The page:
20. The number of spokes varies from __________.

21. The shape of wheel resembles a __________.

22. Two ________ was used to strengthen the wheel.

23. The edge of the wheel was wrapped up by leather aiming to retain ________.

Questions 24-26

Answer the questions below.

Choose NO MORE THAN TWO WORDS from the passages for each answer.

Write your answers in boxes 24-26 on your answer sheet.

24. What body part of the horse was released from pressure to the horse shoulder after the appearance of the shafts?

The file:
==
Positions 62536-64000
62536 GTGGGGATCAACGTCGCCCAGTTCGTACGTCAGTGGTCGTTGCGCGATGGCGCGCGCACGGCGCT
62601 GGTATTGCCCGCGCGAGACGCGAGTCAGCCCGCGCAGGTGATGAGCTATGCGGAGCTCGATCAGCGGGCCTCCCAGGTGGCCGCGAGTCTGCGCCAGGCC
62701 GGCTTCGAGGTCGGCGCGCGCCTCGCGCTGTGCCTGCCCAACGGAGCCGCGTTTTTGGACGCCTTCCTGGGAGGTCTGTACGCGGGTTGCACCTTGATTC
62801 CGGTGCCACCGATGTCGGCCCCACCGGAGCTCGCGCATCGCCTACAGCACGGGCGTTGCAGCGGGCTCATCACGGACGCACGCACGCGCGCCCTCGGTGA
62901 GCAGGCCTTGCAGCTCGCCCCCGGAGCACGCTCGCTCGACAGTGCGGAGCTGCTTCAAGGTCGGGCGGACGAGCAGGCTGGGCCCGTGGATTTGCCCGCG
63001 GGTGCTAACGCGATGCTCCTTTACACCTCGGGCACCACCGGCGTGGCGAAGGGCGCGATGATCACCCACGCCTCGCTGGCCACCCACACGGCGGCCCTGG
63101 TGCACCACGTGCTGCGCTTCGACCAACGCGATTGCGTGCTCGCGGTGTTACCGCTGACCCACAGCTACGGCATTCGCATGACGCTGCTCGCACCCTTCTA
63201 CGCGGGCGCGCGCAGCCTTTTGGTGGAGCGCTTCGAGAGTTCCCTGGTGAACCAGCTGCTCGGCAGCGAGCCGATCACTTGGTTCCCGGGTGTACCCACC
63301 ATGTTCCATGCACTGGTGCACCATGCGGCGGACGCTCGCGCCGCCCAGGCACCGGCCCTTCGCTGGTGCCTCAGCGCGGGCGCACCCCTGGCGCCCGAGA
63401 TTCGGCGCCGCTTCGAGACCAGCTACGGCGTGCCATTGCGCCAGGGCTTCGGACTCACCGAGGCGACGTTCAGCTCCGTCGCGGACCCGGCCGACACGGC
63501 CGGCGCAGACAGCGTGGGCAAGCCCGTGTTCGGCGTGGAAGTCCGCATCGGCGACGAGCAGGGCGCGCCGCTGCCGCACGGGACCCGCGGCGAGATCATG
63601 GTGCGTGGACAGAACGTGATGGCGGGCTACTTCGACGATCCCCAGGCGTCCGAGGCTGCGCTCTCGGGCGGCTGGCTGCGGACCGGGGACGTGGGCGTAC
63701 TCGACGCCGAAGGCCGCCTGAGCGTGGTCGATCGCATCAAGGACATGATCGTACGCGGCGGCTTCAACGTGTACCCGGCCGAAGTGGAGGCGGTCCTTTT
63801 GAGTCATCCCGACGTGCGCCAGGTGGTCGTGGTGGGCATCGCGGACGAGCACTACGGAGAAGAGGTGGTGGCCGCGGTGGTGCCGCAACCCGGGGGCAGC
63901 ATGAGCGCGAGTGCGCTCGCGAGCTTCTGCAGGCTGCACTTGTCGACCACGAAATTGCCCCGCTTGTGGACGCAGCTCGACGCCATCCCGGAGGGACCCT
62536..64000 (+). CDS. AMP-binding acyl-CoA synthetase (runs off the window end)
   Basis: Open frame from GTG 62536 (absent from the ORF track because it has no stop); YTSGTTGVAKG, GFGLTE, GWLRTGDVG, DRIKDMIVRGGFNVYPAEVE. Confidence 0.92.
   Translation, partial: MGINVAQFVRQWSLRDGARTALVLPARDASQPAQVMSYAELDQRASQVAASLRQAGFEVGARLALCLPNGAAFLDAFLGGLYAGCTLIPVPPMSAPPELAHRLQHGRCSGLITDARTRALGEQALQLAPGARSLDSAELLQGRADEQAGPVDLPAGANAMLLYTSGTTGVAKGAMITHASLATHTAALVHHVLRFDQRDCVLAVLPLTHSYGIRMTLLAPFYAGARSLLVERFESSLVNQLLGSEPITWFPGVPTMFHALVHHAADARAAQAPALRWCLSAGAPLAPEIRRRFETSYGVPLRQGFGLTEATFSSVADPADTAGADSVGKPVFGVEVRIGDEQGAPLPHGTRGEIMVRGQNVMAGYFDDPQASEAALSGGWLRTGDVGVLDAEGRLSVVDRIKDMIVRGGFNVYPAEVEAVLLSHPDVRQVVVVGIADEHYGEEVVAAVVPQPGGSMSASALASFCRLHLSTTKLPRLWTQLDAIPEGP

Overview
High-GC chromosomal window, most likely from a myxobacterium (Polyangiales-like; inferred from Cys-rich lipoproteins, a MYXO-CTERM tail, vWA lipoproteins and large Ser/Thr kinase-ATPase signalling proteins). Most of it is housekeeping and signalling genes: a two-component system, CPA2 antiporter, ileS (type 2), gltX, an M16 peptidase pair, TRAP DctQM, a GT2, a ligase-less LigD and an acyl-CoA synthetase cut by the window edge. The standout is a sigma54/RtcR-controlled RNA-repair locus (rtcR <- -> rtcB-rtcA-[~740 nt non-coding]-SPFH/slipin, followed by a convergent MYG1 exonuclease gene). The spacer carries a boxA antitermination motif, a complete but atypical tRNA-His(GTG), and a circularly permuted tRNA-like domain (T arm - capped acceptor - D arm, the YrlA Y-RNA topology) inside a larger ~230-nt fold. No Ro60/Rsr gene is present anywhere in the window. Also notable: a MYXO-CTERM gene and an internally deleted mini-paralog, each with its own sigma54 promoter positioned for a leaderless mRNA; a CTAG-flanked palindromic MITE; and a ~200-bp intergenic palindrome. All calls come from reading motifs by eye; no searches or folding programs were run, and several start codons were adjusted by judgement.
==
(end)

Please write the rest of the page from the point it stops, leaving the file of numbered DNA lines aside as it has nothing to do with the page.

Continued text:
25. What kind of road surface did the researchers measure the speed of the chariot on?

26. What part of the afterlife palace was the Emperor Qin Shi Huang buried in?


Traditional Chinese Military Uniforms

This is a 2,200-year old military armour made of pieces of thin slate, unearthed from Emperor Qin’s tomb.

Each piece is crafted with a certain curve and has tiny sowing holes, that allow the entire helmet and armour to be assembled using brazen threads.

This is a statue of a general in full military gear erected by the path leading to 13 Ming emperors’ tombs in the outskirts of Beijing.
This is a colour ink painting produced by an ancient court artist about the royal army’s military expedition, which faithfully illustrates ancient Chinese servicemen in their Chinese-style military uniform.